Obama to make case on Garland nomination in Illinois

Will SCOTUS fight hurt most vulnerable GOP senators?
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Story highlights

  • President Barack Obama will travel to the University of Chicago next week to promote the nomination of Judge Merrick Garland to the Supreme Court
  • Illinois GOP Sen. Mark Kirk is under pressure to back the nominee

Washington (CNN)White House officials drew back the curtain Friday to reveal details regarding the West Wing's strategy to advance the nomination of Judge Merrick Garland for the Supreme Court, including plans for President Barack Obama to travel to the University of Chicago next week to make the case in a talk to law students.

"We think we are making progress on this and we think we have a really good chance," said White House Counsel Neil Eggleston during a breakfast event hosted by Politico in Washington. He was joined by senior adviser Brian Deese who said that the prospects before nomination were written off "100%" but now a "growing number" of Republicans are willing to sit down and meet with Garland. "We are up to 16 or 17," Deese said.
    Deese said the President intends to "make the case" in Chicago that the "Supreme Court needs to stay above politics."
    Obama's planned trip to Illinois comes after Garland met this week with Illinois GOP Sen. Mark Kirk, who is up for re-election and facing pressure to push back against Republican leaders on their plans to not hold a hearing or vote on the nominee.
    "We need rational, adult, open-minded consideration of the constitutional process, which Judge Garland is part of," Kirk said Tuesday. "He's been dually nominated by the elected President of the United States to fill a vacancy which we know exists on the court, and we need open-minded, rational, responsible people to keep an open mind to make sure the process works."
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    Garland is set to meet with Republican Sens. Susan Collins of Maine and John Boozman of Arkansas next week.
    Dees said that that Garland has been calm, focused and "very disciplined" in preparing for courtesy meetings with senators and had participated in some prep sessions for eventual hearings. Deese dodged a question from Politico's Mike Allen on whether he would "rule out" Garland making non-traditional public appearances, but he allowed that Garland would continue with his administrative duties at the U.S. Court of Appeals for the District of Columbia Circuit and his charity work tutoring children.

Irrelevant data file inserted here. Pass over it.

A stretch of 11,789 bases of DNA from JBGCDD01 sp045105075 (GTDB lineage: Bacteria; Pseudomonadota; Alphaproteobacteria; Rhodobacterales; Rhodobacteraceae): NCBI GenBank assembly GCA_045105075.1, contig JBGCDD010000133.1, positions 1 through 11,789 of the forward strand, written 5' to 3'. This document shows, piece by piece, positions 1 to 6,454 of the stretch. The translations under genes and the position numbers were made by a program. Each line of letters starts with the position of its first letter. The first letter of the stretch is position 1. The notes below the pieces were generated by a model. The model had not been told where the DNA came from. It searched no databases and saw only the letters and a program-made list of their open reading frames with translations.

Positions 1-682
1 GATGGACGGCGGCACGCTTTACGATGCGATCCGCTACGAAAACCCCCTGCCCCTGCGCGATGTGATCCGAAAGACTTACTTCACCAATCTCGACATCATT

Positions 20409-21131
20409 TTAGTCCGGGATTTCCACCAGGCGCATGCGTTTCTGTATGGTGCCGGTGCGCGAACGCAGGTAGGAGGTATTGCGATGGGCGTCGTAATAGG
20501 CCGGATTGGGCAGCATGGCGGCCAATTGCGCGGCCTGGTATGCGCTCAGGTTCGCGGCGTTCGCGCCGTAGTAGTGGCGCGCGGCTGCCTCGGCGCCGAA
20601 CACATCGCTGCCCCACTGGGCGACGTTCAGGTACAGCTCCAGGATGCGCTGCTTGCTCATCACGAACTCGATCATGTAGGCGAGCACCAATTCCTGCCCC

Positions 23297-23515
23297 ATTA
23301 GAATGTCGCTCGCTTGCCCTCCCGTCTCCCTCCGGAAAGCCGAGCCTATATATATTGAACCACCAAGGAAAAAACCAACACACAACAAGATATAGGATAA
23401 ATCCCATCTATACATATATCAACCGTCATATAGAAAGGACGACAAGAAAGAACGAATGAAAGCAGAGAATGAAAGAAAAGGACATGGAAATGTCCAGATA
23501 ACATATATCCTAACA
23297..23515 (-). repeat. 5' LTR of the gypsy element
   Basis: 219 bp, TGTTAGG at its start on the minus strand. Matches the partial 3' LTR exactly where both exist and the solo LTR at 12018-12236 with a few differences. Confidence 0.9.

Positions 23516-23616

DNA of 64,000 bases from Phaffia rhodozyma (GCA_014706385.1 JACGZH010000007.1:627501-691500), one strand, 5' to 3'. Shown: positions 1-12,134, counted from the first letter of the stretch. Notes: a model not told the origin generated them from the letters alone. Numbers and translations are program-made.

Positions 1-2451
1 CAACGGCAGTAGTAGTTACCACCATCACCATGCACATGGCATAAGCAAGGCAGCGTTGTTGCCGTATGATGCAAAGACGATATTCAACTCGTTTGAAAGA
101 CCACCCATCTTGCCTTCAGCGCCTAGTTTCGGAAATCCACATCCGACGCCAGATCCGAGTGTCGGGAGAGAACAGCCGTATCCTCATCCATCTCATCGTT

Asked about the fact that Garland at 63 is older than most nominees, Deese said that that the age factor "should take any argument off the table that the President was making this choice for any reason other than his extraordinary credentials and what he could bring to the court."

    'Reasonably into Taylor Swift'

    On a lighter note, Deese admitted it's not just Garland's serious and substantive side that appeals to him. Deese revealed that their musical tastes are also aligned. Reese said that he had been a little self-conscious about the fact that he has adopted his three year old's preference for Taylor Swift. Until he met Garland. "I have now found out that Judge Garland is also reasonably into Taylor Swift," he said to laughter.
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    Eggleston said he learned of Justice Antonin Scalia's sudden death from the Justice Department who had received the information from U.S. Marshals and called Scalia a "towering figure." He said his office was prepared with a short list and that the President's message to him was that he wanted to "play this straight" and get the best person for the court.
    Eggleston said the potentials on the list included federal and state judges, academics, practitioners and other people in government. He said he's known Garland for 20 years and besides his judicial record he was impressed with how he handled the Oklahoma City bombing investigation as a lawyer for the Department of Justice and the fact that over the years he has kept in touch with victims and their family members.